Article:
By STEVEN NALLEY
Texas congressman and former presidential candidate Ron Paul will address audiences at Mississippi State University‚Äôs Bettersworth Auditorium at Lee Hall Wednesday at 7 p.m.
The event is entitled ‚ÄúLiberty Defined‚ÄĚ and is Paul‚Äôs latest stop on his Spring Campus Tour. Paul will also be signing his new book, ‚ÄúLiberty Defined: 50 Essential Issues That Affect Our Freedom,‚ÄĚ from 3:30-5 p.m. at MSU‚Äôs Barnes and Noble book store.
Organizing and hosting the event is the MSU chapter of Young Americans for Liberty, formerly known as Students for Ron Paul. Deepanshu Chhabra, event coordinator for YAL at MSU, said the organization had started campaigning to bring Paul to campus in August 2010, gathering 2,500 student signatures for a proposal they sent to Paul‚Äôs office.
‚ÄúCongress was in session when we submitted the proposal, and he had a very busy schedule,‚ÄĚ Chhabra said. ‚ÄúSo, we weren‚Äôt sure if we were going to get him at first, but he saw the support of the students on this campus. Ultimately, he gave us a ‚Äėyes‚Äô just a few months ago.‚ÄĚ
Brian Shoup, an assistant professor in political science and public administration at MSU, serves as faculty advisor for the local YAL chapter. He said ‚ÄúLiberty Defined‚ÄĚ is just one example of how much Paul embraces young voters and their ability to quickly organize social movements with what economist Freidrich Hayek called ‚Äútime and place information.‚ÄĚ The 2008 GOP primaries, Shoup said, were another example.
‚ÄúHe managed to raise a lot of money using this spontaneous organizational model, and he really impacted the tenor of the GOP debates by forcing the candidates to address issues that were historically brushed away,‚ÄĚ Shoup said. ‚ÄúHe did have a number of excited young people on college campuses who were familiar with social media and not afraid to use it to get their message out.‚ÄĚ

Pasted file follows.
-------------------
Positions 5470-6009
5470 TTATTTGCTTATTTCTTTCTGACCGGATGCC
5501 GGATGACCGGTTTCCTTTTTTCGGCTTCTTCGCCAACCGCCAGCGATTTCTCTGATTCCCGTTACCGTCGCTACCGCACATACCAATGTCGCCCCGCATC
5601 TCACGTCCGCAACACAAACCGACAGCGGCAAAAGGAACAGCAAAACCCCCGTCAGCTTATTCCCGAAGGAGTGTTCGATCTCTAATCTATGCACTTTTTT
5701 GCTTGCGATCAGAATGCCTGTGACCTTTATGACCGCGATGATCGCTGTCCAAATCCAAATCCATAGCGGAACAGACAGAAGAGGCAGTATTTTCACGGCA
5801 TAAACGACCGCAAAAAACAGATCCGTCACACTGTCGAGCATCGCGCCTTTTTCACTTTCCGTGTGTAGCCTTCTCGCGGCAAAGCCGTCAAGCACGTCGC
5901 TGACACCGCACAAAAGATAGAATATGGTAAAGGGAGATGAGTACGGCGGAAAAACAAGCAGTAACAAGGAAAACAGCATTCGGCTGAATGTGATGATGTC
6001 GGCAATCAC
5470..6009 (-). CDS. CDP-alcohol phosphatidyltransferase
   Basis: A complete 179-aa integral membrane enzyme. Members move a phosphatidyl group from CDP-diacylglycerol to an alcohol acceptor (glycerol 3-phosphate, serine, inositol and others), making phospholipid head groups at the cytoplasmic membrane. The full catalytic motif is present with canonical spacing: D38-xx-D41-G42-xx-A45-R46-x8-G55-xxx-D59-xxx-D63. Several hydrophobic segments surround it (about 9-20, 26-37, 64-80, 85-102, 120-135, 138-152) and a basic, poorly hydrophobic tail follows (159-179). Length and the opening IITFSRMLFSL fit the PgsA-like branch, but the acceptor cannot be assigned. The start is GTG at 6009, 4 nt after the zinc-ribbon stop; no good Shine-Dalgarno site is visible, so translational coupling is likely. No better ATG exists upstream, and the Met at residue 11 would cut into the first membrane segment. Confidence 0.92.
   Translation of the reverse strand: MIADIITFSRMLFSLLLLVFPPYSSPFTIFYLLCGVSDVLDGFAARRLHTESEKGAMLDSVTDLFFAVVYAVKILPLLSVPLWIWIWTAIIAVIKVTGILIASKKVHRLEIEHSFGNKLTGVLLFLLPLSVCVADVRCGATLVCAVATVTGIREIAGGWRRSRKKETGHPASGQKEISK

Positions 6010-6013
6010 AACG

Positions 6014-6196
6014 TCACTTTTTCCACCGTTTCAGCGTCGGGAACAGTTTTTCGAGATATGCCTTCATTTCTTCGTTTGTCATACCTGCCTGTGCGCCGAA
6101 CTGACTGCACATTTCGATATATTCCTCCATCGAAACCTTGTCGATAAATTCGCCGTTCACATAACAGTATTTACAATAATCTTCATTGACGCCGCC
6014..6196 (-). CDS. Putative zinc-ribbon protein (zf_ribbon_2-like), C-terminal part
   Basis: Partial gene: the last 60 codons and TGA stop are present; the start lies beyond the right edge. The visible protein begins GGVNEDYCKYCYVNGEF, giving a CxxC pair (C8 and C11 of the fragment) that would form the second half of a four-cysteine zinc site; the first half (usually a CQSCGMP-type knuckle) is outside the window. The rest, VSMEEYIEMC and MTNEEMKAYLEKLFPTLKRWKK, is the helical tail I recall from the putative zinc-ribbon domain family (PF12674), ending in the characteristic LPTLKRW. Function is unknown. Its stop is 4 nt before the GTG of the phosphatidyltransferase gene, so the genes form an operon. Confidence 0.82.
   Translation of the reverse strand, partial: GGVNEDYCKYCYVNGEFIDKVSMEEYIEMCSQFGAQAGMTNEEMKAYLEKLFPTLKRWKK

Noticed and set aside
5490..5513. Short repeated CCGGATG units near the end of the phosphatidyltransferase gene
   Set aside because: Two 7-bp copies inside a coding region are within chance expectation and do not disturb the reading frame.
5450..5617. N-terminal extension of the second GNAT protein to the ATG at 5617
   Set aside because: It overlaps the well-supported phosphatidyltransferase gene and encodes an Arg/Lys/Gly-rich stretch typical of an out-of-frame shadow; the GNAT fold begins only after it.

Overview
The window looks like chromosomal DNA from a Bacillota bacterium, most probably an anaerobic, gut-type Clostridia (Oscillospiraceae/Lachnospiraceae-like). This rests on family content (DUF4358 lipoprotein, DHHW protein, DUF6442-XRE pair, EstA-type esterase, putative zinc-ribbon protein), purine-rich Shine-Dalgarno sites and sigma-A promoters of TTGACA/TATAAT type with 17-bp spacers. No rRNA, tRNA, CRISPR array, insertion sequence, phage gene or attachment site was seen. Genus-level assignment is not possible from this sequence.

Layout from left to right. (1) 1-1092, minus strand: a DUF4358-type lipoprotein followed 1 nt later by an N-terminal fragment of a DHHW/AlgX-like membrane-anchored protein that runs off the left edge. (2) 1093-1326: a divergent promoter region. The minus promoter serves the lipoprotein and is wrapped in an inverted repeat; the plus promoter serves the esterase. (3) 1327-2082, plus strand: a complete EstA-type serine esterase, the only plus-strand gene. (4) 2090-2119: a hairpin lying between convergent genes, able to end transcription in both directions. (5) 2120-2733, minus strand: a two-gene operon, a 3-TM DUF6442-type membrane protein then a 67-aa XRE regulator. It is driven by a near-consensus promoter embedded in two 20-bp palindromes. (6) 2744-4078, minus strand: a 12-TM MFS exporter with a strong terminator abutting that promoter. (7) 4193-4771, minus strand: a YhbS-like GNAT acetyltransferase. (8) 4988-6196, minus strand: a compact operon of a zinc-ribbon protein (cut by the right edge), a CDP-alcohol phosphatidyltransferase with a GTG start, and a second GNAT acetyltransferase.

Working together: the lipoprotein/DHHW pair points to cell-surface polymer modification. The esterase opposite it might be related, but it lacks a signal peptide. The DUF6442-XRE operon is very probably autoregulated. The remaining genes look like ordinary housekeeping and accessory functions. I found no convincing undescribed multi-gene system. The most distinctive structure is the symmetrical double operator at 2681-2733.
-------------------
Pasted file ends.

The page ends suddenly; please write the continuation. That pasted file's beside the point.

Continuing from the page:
Chhabra said Paul‚Äôs emphasis on low taxes and limited government resonates with college students for practical reasons.
‚ÄúYoung people see that the debt mounting up is ultimately going to fall on our shoulders,‚ÄĚ Chhabra said. ‚ÄúWe want our legislature to start being more responsible, and that‚Äôs something that Ron Paul preaches.‚ÄĚ
‚ÄúLiberty Defined‚ÄĚ will mark Paul‚Äôs first official speaking engagement in Mississippi, Chhabra said.
‚ÄúIn his previous presidential campaign, he didn‚Äôt get a chance to come here,‚ÄĚ Chhabra said. ‚ÄúWe feel like he‚Äôs pretty close to campaigning again in 2012 for president, so we think it would be a good start for him to come to campus, and it would be beneficial for students to hear his message.‚ÄĚ
However, Shoup said he isn‚Äôt so sure Paul will run for president again. When Paul began his 2008 campaign, Shoup said, Paul was less focused on winning the nomination and more focused on challenging Republican paradigms on such issues as spending and foreign policy. He said while Paul did gain a surprising amount of support, he was still unable to compete with the much larger resources of other candidates.
‚ÄúI think it is safe to say that no one, including Ron Paul, actually thought he had a shot,‚ÄĚ Shoup said. ‚ÄúFrom the perspective of Ron Paul‚Äôs supporters, however, the 2008 campaign was actually very successful since they established themselves as integral parts of the GOP. I think a lot of what we now call the TEA Party can be traced to that 2008 election and the arguments advanced by many of Ron Paul‚Äôs supporters.‚ÄĚ
Daniel Gardner, a syndicated columnist living in Starkville, said ‚ÄúDefining Liberty‚ÄĚ would probably attract several members of the Starkville TEA Party. Gardner addressed members of the STP at their meeting in March.
‚ÄúI believe STP will fully support Paul‚Äôs appearance by attending Wednesday night,‚ÄĚ Gardner said. I believe STP shares Paul‚Äôs fiscal values, though probably not his libertarian values. I‚Äôd like to hear Mr. Paul‚Äôs views on the Fed, deficits, debt and his take on S&P‚Äôs changing their outlook of U.S. from ‚Äėstable‚Äô to ‚Äėnegative.‚Äô‚ÄĚ